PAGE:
Warning: Spoilers for the JJBA: Stone Ocean episodes 25-26One Stone Ocean arc has had Jojo’s Bizarre Adventure fans worried as to how it would be adapted due to countless references and mentions of copyrighted characters, and now that the episodes are released, it’s clear exactly how they managed to avoid getting into legal trouble: by being exceptionally cautious.
In the Stone Ocean manga’s “Bohemian Rhapsody” (now “Bohemian Ecstatic”) arc, the Stand of a character known as Ungalo, a son of Dio, is capable of bringing to life fictional characters and can do so from an incredible distance away. As a result, fictional characters start becoming real and enacting their stories in reality–and due to the story being set in Orlando at that time, that definitely includes bringing up some major theme park characters like Mickey Mouse. The manga used original takes on the fairy tales which Disney draws from for its films, creating unique interpretations of Snow White and Pinocchio, among others, but featured some copyrighted characters like Spider-Man in cameos.
While the original Jojo’s Bizarre Adventure: Stone Ocean manga didn’t do anything wrong by Japanese copyright law, international copyright and especially American copyright law can be far more strict. Fans had speculated about possible approaches, but the law is really too complicated for many of the suggestions. In the end, the anime wound up omitting one of the most famed lines of dialog in the series about Mickey Mouse and was very careful not to imply or suggest that these fairy tales had anything to do with Disney. Some copyrighted characters did get to appear still: Astroboy, Mazinger Z, and Tetsujin 28 are shown flying by at one point. The series also took advantage of the fact that Warner Bros. was a contributing studio for the project and gave shout-outs to Tweety Bird and DC Comics’ Batman, although both are exclusively discussed while remaining off-screen. Peter Pan’s appearance in the manga was also replaced by an original version of Aladdin.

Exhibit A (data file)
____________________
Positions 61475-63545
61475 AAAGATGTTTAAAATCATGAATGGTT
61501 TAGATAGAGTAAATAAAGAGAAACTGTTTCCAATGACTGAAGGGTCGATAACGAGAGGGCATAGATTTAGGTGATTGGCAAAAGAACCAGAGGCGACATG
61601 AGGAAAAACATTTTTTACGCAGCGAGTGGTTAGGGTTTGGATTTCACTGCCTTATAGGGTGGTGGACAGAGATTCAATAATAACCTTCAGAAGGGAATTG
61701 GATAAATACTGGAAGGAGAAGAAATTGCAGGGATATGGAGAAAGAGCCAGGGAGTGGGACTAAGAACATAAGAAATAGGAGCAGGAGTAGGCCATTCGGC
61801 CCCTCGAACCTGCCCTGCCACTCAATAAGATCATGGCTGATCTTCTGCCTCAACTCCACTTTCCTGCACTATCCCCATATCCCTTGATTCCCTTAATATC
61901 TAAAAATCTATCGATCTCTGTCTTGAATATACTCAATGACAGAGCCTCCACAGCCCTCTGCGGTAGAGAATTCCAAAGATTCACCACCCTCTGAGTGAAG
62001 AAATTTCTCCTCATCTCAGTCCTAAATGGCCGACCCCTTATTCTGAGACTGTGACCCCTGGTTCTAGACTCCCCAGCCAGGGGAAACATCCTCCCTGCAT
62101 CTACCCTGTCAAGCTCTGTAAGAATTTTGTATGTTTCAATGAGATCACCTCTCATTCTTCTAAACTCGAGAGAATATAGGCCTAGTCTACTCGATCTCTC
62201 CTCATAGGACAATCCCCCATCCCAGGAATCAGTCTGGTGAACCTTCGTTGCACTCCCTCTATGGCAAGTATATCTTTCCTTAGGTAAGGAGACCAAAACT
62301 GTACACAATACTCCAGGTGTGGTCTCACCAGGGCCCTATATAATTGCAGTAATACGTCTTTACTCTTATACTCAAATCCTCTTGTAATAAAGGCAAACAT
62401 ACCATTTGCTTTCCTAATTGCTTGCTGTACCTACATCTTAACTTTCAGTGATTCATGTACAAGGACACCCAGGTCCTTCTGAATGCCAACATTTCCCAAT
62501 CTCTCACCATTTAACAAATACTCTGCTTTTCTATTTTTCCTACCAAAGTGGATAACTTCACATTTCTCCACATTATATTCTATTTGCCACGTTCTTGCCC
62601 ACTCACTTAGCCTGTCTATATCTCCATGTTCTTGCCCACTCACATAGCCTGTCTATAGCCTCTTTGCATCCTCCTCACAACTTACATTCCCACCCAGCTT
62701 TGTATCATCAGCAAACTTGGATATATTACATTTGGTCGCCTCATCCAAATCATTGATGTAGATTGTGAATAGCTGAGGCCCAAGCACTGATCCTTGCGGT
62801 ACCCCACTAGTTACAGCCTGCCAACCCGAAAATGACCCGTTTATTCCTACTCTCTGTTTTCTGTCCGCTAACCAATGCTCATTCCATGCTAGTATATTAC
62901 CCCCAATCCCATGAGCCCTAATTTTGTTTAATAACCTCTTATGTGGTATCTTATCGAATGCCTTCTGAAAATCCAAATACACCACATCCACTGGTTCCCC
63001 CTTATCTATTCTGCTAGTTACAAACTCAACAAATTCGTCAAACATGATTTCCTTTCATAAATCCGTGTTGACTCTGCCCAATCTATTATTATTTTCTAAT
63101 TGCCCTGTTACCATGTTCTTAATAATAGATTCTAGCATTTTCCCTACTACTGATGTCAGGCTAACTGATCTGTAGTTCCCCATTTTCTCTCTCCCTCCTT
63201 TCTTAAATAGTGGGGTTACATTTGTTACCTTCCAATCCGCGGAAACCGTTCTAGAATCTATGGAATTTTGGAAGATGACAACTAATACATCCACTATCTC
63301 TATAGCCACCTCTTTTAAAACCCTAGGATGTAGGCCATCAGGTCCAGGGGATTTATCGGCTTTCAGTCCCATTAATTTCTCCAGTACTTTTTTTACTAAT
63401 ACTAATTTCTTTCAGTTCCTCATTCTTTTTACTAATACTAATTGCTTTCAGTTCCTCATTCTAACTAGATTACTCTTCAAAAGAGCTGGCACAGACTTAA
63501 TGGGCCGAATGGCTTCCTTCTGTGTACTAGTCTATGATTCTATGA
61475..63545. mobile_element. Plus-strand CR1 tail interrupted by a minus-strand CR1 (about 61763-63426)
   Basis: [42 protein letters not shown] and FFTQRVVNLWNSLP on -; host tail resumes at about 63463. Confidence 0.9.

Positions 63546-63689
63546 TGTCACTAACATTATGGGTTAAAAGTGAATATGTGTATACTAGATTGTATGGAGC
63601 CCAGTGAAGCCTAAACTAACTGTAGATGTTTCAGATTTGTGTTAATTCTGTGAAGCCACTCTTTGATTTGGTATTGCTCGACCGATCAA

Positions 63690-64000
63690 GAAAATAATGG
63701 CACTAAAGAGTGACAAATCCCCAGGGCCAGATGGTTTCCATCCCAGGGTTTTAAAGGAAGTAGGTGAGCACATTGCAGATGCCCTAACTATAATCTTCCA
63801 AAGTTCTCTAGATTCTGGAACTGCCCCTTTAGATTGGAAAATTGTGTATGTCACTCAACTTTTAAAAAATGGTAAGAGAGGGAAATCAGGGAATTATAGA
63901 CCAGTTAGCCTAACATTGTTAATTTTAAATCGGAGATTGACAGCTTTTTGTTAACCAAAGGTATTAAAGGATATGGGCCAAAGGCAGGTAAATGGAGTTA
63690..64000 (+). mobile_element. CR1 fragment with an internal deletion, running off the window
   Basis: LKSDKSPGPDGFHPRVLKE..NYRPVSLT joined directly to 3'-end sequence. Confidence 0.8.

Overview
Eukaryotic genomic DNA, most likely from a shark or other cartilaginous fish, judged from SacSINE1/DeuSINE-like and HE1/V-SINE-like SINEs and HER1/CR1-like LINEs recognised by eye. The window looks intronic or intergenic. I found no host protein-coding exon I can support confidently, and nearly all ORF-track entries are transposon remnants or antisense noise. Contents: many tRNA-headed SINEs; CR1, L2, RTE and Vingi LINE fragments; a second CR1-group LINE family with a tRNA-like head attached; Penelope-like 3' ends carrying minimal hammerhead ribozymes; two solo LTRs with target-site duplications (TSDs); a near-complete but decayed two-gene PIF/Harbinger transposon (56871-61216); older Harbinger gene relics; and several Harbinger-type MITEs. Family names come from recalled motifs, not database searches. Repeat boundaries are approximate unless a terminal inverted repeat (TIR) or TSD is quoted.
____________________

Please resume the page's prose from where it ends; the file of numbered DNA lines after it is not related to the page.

Jojo’s Bizarre Copyright Woes
It’s known that the manga itself already faced some censorship during this arc. For the manga, Jojo’s Bizarre Adventure creator Hirohiko Araki wanted Mickey Mouse to appear in full, but instead, only his tail is visible, although he is mentioned by name several times. In the anime, Mickey’s role was dropped entirely, and the roles of Pinocchio and Snow White’s seven dwarves were expanded a bit to take his place. While it’s not the most elegant solution, the anime did effectively eliminate all the legal problems this would’ve caused, while taking advantage of the works that it could get away with featuring in cameos, which helped it to feel like all fictional characters, and not just the handful of fairy tale figures from before the existence of copyright. Additionally, the way it was done has “futureproofed” the series; should someday the rights change and Stone Ocean loses the ability to mention Batman and Tweety, those lines can simply be rerecorded or altered without significantly impacting the episode.
While fans may be disappointed by what was removed, the story is ultimately no worse off for the loss, and the way it’s been handled ensures that this two-part episode of Jojo’s Bizarre Adventure won’t wind up as lost media due to something as simple as silly cameos.
The final episodes of Jojo’s Bizarre Adventure: Stone Ocean are now streaming on Netflix.